In 2007 the world started to feel the rumblings that its platelets were beginning to move. It had an experience like this 10 years before with the dot-com bubble starting to emerge. Fuelled by the expectation that an uncapped revenue source had just been discovered; the dot-com bubble begun to inflate affirmed by Metcalfe’s Law where the number of possible connections will continue to increase, and as the markets believed; translate to supernormal profits. This is when the belief in ‘e-magic’ started to infiltrate the capital markets forgetting about the basics of business where profits, or the plan to make them, are actually what allows businesses to aspire to scale and grow with a sustainable goal. The e-business models of the time; or more realistically, ‘e-business ideas’ still hadn’t worked out how they could turn connections into a revenue flow where value could be sustained. However, to be fair, they didn’t need to while the market and its money people were high on ‘magic happening’.
In the digital era shift, the sole purpose of business still remains – to create a customer. That is someone or an entity that will find value in the goods and services created or distributed and be prepared to transact for their consumption. However, there is a lot of talk across the changing business environment that the customer is now gaining more control over the business proposition by securing a direct stake in how a business structures and outputs to make its money. Well that is true across some industry sectors – but not so for all – yet! It is only a matter of time before lagging industries also begin to feel the direct effects of the changing structural environment and the customer’s place in it.
The digital era has triggered the commencement of a major transformation shift that will see business enter a new stage in its evolution. It has been here before but the scale of the change this time around makes this shift much more significant.
It will deliver some winners for those that choose to rise to the challenge but will also see many businesses become uncompetitive because they have chosen to keep their head in the past – with the hope that the same storybook will continue rewarding a philosophy of ‘volume and numbers’ that allowed many to grow and prosper through the industrial era.
The term ‘digital disruption’ is being used on a daily basis to describe changing events, strategic initiatives and in some cases different technology applications. The misconception in many of these references is that it’s about the actual technology solutions. Rather, digital disruption occurs more from the effects of the technology and how this impacts the economic potential of the business model.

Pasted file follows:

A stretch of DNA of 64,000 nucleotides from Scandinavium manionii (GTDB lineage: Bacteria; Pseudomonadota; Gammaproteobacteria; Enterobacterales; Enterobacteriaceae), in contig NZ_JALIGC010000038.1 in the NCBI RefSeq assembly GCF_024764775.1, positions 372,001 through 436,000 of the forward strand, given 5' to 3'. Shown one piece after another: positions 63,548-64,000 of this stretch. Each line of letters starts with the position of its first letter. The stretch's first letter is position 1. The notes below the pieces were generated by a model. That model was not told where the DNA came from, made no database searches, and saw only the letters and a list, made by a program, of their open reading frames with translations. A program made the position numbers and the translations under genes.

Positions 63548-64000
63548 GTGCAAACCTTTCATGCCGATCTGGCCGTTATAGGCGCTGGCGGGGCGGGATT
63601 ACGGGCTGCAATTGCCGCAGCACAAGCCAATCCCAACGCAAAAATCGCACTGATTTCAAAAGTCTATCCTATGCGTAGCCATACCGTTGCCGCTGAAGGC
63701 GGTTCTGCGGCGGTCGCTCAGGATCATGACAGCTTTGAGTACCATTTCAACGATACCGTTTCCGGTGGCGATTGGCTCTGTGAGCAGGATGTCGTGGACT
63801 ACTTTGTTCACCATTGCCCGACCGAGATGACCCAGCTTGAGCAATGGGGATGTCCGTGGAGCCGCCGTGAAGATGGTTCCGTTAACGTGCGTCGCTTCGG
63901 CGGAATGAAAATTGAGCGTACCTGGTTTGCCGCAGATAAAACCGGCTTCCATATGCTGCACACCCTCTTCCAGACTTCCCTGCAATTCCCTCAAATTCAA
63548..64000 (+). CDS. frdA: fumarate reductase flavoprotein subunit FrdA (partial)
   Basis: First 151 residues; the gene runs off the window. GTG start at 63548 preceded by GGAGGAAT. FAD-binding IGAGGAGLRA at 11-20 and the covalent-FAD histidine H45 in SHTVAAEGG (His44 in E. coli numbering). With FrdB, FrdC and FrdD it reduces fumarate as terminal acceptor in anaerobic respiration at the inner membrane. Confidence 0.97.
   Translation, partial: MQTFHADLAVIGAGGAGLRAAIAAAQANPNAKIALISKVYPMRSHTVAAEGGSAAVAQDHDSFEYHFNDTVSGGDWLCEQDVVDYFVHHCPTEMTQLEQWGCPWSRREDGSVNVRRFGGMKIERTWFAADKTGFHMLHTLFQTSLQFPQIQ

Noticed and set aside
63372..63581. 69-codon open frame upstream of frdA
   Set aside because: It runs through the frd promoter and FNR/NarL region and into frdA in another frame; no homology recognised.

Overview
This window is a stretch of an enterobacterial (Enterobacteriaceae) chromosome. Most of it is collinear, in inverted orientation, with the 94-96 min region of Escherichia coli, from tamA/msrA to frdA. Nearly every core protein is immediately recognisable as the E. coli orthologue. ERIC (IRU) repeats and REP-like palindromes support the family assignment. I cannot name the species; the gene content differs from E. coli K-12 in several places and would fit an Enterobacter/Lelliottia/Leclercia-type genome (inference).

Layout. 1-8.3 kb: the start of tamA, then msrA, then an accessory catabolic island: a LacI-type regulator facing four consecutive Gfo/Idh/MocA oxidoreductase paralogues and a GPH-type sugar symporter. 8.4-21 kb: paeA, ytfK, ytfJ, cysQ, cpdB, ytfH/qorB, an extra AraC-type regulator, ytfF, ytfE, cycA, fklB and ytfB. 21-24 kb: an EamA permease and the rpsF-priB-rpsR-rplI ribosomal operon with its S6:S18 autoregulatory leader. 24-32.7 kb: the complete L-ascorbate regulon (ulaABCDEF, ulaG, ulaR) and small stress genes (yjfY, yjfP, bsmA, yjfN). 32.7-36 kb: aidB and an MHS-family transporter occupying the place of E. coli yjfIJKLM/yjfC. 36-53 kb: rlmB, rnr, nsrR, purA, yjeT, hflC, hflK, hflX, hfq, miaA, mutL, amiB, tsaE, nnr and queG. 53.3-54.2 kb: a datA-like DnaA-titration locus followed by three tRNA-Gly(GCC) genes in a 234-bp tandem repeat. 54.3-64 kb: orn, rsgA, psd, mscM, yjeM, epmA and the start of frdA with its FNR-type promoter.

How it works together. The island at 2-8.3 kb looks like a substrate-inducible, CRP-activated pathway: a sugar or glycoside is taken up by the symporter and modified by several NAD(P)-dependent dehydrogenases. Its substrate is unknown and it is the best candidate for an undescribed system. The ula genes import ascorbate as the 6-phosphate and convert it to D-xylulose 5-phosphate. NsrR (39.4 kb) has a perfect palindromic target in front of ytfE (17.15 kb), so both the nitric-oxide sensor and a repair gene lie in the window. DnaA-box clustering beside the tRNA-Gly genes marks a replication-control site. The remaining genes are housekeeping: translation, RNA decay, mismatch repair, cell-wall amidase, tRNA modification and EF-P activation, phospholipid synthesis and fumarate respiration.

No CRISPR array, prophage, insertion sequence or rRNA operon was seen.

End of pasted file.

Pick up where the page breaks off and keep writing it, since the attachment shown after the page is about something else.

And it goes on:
The business model is the focus of the potential disruptive effects because that’s how a business makes its money. If the level of profitability and further economic potential is being affected, then the business model is facing disruptive effects that is heading down a pathway of becoming unprofitable if it chooses to persist with the same business modus operandi.
Navigating the new era will be a time for the brave – the timid and late will be faced with the threat of having value propositions eroded and weakened by competitors who have chosen to operate by a new set of rules. Choosing to retain solace in traditional thinking principles will invite new and adaptive competitors to reshape the expectations of your customers.
The context has changed – barriers have now been broken and a globalised world is driving a new business reality. The brave will need to tool-up, re-skill and change shape to meet the challenge.
As more things around us go on-line and people interact to leave a trail for a digital life pushed by the changing trends of ‘mobile’ and ‘Internet-of-Things’; data is becoming the new source of power. It is the raw material that business needs to harness and harvest to gain insights into their customer and unlock previously dormant productivity potential. When plugged in, businesses will have a new sense of real time (the NOW) by aggregating data that will provide a new dimension to business decision-making – leading to greater opportunities. However with this avalanche of new data comes another threat – understanding what data is ‘nonsense’ and what data is ‘not’.
The heart-beat of the business model has changed momentum – stability is an operational mode that a business should not be seeking in the digital paradigm shift. Each day and week should be part of a shifting and changing programme that will be relentless in its demands. If a business chooses to sit in the status-quo and ignore what is happening outside of their walls – the industry and categories where they compete will be transformed and they will be the last to know until the problem comes knocking at their door in the form of declining profitability and lost opportunity.
The challenge will be to adapt and design the BIG 4 – the heart of the business model – to enable the organisation to shift and reshape to meet the challenge as part of its daily rhythm of business
Today we are faced with a world where traditional business principles no longer apply – technology spurred by the connectivity of the internet has changed things. Doing business and understanding how to make money in a digitally effected environment is different – it’s time to forget how you have done things and understand how to do things in the new NOW.